Saturday, October 15, 2016

Pic(k) of the Week: Briarcliff Pumpkin Patch (and Borani Kadoo).

Briarcliff Pumpkin Patch

Years ago, my Lithuanian-American parents introduced me to Afghan food. And it was love at first aromatic pumpkin bite.

Borani Kadoo is Afghan pumpkin stew, savory, spiced with heat and sweet. That description does it injustice. Here's a recipe via the San Francisco Chronicle:
  • 1 large yellow onion, peeled and quartered
  • 1/4 cup olive oil
  • 1 3-pound sugar pie pumpkin
  • 1 clove garlic, peeled and minced
  • 1 small jalapeno pepper, halved, seeded and diced
  • 1 tablespoon tomato paste
  • 1 tablespoon ground turmeric
  • 1 tablespoon fresh ginger, peeled and diced
  • 1/4 cup sugar
  • 1/2 teaspoon kosher salt
  • 1 1/2 to 2 cups chicken or vegetable broth
  • 1 cup yogurt
  • 1 clove garlic, minced
  • Pinch salt

  • Puree the onion in a food processor. Heat the oil in a 14-inch saute pan or large casserole over medium heat. Add the onion and saute until tender, about 10 minutes.

  • While the onion is cooking, cut the pumpkin. Set the pumpkin on its side and use a sharp chef's knife or bread knife to cut the top and bottom off the pumpkin. Put the pumpkin right side up and cut off the peel, trying to remove as little of the flesh as possible. Cut the pumpkin in half down the middle and scoop out the seeds and string. Save the seeds for toasting if you like. Cut the pumpkin into 1-inch-thick wedges and cut those wedges in half crosswise.

  • Once the onion is tender, add the garlic, jalapeno, tomato paste, turmeric, ginger, sugar, salt and 1 1/2 cups of broth. Turn the heat to high and bring to a boil, stirring frequently.

  • Once the mixture boils, turn the heat to low and gently press the pumpkin pieces into the onion/broth mixture so the pumpkin is tightly tucked into the pan. It's OK if the pieces overlap somewhat. Every few minutes, move the pumpkin around so all the pieces cook evenly in the sauce and the bottoms don't burn. Add more liquid if the pan gets dry. Cook until the pumpkin is fork-tender but doesn't lose its shape (about 30 minutes).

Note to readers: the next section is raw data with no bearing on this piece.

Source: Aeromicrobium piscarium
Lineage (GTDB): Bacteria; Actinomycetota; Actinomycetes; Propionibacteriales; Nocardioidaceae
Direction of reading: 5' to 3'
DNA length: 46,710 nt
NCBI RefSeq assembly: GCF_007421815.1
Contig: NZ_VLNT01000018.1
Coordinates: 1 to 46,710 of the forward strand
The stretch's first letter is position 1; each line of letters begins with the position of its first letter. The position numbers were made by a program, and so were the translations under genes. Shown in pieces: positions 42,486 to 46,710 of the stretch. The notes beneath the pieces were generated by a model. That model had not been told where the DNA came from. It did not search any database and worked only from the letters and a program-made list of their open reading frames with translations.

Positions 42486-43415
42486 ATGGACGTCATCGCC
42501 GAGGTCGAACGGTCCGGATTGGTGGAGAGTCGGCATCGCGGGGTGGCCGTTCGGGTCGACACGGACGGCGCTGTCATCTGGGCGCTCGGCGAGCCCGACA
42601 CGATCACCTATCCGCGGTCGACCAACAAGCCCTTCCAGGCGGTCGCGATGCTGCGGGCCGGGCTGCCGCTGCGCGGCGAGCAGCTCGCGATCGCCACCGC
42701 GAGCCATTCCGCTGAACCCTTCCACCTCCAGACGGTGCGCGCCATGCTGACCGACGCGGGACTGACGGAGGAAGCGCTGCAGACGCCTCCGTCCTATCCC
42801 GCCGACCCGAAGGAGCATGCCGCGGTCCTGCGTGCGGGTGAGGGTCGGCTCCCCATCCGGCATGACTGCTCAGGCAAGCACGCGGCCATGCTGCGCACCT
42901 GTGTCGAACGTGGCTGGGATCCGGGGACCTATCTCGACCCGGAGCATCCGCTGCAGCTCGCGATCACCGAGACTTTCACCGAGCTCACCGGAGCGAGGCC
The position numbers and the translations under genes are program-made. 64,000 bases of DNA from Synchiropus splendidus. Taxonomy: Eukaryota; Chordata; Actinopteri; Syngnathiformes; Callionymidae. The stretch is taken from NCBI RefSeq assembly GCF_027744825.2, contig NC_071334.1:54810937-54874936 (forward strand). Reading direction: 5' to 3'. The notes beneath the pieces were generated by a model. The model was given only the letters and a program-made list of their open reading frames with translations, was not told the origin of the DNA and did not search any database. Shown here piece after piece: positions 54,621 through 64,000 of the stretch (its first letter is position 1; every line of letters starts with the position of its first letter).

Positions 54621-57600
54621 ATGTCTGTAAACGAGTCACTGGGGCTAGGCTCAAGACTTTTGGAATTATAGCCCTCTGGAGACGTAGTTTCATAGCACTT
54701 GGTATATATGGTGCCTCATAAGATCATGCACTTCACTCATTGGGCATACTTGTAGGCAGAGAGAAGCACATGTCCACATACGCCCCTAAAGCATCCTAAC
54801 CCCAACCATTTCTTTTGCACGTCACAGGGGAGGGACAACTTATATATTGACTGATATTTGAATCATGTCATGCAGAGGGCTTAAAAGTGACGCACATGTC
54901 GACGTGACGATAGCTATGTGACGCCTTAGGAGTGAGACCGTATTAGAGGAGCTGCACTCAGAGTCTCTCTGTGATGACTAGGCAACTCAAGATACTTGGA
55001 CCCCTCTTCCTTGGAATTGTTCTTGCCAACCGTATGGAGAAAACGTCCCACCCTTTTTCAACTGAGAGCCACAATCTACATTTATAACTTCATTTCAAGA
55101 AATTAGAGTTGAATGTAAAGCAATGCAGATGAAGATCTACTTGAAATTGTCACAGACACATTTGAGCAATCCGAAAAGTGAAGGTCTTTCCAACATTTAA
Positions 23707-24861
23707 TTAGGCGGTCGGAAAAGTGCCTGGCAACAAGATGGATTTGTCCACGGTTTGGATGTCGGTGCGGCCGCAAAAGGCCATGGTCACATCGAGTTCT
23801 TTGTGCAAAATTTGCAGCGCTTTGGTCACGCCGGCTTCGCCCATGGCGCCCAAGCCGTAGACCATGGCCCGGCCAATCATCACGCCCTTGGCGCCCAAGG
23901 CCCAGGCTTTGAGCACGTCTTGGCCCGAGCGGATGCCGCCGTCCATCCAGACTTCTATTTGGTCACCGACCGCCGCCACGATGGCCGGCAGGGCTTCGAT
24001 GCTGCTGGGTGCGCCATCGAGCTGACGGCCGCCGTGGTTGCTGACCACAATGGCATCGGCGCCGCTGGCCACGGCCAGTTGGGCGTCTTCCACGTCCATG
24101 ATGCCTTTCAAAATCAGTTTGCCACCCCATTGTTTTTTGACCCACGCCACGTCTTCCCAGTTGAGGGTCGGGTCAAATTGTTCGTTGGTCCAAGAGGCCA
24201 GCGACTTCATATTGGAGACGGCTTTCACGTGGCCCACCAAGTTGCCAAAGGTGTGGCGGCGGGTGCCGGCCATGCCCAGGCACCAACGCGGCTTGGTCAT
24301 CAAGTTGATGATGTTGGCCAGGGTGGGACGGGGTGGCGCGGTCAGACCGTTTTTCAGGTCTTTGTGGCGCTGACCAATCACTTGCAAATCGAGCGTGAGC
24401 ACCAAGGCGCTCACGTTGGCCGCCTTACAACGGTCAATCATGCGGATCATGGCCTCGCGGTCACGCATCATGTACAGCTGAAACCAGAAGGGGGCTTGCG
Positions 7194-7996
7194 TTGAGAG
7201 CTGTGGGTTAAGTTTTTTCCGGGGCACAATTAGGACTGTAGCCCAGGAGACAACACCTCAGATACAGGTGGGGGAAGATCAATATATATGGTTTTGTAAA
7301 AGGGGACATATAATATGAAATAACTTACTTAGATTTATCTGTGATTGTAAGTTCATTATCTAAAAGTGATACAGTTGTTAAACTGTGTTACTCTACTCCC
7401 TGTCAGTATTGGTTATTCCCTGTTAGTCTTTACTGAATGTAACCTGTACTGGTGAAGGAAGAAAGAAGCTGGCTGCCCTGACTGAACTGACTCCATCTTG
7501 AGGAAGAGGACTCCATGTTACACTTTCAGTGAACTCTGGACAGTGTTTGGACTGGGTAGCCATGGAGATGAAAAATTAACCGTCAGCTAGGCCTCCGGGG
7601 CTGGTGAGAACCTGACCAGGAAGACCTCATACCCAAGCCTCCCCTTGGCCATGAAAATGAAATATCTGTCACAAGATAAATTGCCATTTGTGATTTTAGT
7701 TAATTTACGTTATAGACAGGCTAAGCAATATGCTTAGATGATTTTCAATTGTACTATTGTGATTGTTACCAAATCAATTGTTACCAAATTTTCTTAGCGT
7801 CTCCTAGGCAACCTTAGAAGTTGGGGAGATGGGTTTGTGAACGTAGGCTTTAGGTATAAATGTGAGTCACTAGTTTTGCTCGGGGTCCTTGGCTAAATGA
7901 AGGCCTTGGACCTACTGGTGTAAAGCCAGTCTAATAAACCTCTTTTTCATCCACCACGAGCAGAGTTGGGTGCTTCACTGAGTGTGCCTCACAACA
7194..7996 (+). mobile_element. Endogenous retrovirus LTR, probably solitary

• While the pumpkin is cooking, combine the yogurt, garlic and salt in a small bowl.

  • To serve, spoon the yogurt over the pumpkin and pour any remaining yogurt around the outside edges of the pumpkin. Serve with warm pita or naan bread.

Take it from this Lithuanian-American: cook an Afghan pumpkin; drink a German bock bier. It's quite a cultural melange and, gourd, it's good.

  • On the evening of 11 September 2001, my parents dined at an Afghan restaurant in the Virginia town where they lived. The restaurant was already a favorite spot of theirs, but that night they chose to show solidarity via a shared meal, Lithuanian-Americans and Afghan-Americans united against horror and hate. Americans, all.

  • On cooking appropriate pumpkin varieties:
    Some of the most interesting Afghan dishes happen to feature that iconic American fall vegetable, the pumpkin. Unlike in the United States, where most pumpkins land as decoration on the front stoop, pumpkins in Afghanistan are prized exclusively for their culinary traits, and are used in everything from pickles to jam.[...] The Afghan expatriates I've spoken to remember just one variety of pumpkin from their homeland, which looks like a classic Halloween pumpkin, but differs in that it actually tastes good. Most of the colorful orange globes dotting the [American] landscape this time of year are stringy and watery, not particularly well suited to cooking. This is perhaps why many Afghan Americans substitute butternut squash for pumpkin in their recipes.
  • For vegans, here's a recipe for Borani Kadoo that substitutes cashew cream for yogurt.
  • A tip of the YFGF fedora to Rick Green who, via a Tweet, challenged my tongue-in-cheek pumpkin put-down. Among other things, Green is Executive Director of the Craft Brewers Guild of British Columbia and, at Great Hop Forward, a chronicler of the craft beer revolution in China, Hong Kong, and Macau.

  • Pic(k) of the Week: one in a weekly series of photos, usually posted on Saturdays, and often, but not always (as is the case today), with a good fermentable as the subject. Above: a commercial pumpkin patch seen in Dekalb County, Georgia, on 4 October 2016. Camera: Olympus Pen E-PL1.
  • Commercial reproduction requires explicit permission, as per Creative Commons.

  • For more from YFGF:

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